The title of this post is the title of a section in Victor Strecher’s Book, “Life on Purpose.” The Japanese have a word for “Life on Purpose” and that is ikigai, which is used in these posts because it has an earlier appearance in this blog and is shorter.
The daimon is the term the Greeks used to represent the inner self. Dr. Strecher and his research team was interested in learning how the affirmation of core values works in the brain. This research was led by Emily Falk of the University of Pennsylvania. The researchers started with already-identified part of the brain related to the “self.” It’s in an area called the ventromedial prefrontal cortex (vmPFC). This part of the brain becomes active when we are processing information about our selves.
The researchers invited a group of sedentary people who would benefit from physical activity and gave each of them an accelerometer to measure activity changes. After a week of learning about each participant’s activity patterns, the researchers used fMRI. They asked half of them about the values they cared about most while scanning their brains. For example, they’d ask a person who valued religion to “think of a time when religious values might give you a purpose in life. Participants in the control group were asked to think about the values they cared least about.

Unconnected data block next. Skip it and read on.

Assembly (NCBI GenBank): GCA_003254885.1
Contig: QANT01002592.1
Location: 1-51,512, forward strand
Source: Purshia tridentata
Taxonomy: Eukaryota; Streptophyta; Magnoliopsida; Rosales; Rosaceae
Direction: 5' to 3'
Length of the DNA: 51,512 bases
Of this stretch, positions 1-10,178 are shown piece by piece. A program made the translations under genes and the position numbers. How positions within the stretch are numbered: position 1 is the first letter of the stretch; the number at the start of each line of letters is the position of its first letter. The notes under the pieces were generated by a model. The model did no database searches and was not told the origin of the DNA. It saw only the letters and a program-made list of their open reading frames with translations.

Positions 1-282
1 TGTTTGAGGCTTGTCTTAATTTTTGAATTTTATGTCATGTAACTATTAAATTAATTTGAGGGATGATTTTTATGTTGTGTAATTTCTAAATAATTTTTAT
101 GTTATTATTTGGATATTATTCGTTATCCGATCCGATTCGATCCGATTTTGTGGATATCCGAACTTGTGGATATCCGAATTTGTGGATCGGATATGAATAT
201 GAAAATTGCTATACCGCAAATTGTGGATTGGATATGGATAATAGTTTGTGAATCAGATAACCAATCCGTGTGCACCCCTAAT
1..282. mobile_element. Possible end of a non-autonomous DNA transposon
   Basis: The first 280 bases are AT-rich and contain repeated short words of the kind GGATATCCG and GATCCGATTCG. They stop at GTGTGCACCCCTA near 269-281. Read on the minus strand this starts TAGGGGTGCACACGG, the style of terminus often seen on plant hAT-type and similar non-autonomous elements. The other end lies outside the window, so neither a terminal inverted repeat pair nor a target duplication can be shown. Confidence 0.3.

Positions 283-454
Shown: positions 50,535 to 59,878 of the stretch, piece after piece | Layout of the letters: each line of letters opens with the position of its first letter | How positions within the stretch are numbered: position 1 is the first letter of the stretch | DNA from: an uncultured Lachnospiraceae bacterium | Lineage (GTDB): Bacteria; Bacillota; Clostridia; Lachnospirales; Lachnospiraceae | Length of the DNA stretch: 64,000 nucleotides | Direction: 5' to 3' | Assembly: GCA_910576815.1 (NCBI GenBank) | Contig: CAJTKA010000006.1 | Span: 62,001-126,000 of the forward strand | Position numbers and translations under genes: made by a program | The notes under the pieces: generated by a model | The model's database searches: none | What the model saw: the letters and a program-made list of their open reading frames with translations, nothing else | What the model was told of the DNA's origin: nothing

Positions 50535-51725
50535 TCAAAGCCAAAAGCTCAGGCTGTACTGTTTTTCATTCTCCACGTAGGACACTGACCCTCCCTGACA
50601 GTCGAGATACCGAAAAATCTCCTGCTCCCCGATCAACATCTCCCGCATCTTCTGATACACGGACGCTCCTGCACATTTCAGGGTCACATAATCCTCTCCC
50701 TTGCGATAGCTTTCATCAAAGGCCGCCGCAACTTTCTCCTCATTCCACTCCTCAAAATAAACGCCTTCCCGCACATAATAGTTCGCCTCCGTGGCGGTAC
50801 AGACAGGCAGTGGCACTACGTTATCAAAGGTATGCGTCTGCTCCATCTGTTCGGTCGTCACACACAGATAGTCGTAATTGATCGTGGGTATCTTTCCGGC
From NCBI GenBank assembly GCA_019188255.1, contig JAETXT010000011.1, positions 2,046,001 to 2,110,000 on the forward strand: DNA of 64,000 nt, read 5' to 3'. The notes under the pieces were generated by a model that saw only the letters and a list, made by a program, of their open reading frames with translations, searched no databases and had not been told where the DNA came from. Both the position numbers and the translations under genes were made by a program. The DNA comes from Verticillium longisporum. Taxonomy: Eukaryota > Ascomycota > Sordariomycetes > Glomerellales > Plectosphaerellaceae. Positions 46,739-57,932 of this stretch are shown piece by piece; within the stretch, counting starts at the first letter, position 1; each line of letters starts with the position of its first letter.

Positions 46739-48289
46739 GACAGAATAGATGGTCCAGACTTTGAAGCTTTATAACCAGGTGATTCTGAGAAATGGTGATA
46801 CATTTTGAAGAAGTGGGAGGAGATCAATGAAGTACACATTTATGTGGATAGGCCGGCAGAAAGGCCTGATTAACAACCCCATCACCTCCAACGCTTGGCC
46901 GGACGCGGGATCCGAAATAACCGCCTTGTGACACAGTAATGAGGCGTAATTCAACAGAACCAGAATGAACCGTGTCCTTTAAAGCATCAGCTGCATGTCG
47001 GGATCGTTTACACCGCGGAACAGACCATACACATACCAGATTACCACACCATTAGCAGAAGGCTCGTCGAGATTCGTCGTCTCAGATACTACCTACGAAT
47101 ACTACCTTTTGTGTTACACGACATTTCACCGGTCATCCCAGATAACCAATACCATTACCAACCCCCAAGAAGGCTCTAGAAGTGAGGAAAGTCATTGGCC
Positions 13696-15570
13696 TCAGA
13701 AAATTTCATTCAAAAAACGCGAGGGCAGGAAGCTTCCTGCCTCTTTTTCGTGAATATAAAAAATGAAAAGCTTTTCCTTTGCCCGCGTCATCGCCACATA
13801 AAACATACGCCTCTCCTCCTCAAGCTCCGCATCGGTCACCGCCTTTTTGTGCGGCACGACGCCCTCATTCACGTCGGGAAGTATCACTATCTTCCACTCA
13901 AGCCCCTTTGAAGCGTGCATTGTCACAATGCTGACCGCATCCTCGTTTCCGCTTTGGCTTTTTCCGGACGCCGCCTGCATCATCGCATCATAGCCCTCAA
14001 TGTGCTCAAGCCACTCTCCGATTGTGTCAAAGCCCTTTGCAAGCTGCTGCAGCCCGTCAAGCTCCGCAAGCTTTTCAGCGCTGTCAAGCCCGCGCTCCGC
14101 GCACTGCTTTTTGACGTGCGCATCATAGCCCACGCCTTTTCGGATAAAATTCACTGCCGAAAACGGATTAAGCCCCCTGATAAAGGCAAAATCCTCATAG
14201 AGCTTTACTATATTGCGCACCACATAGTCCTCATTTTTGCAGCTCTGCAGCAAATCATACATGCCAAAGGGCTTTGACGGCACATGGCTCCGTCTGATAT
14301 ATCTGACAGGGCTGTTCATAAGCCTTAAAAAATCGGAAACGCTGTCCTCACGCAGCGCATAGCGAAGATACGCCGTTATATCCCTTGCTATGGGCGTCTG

Four four weeks following the scanning session, while their physical activity was still being monitored, all participants were sent messages about increasing it. Participants in the values affirmation group also received messages about their most important values, whereas those in the control group received messages about their least important values.
Compared to the control group, those in the group who considered their most important core values had greater activation of their vmPFC and went to increase their physical activity over the next month. Moreover, the more the vmPFC became activated, the more physical activity occurred over the next month. So the affirmation of core purposeful values seemed to “open their minds” to change.
In another study psychologist Jennifer Crocker and her colleagues asked study participants either to write about their most important core value and why it was meaningful to them (the values affirmation group) or to write about their least important value and why it might be important and meaningful to other people (the control group). Then, the participants were asked to rate how the essay they wrote made them feel. Finally, they tested the participants’ defensiveness. Participants affirming their most important values felt love, connectedness, and empathy, and these transcending feelings reduced their defensiveness.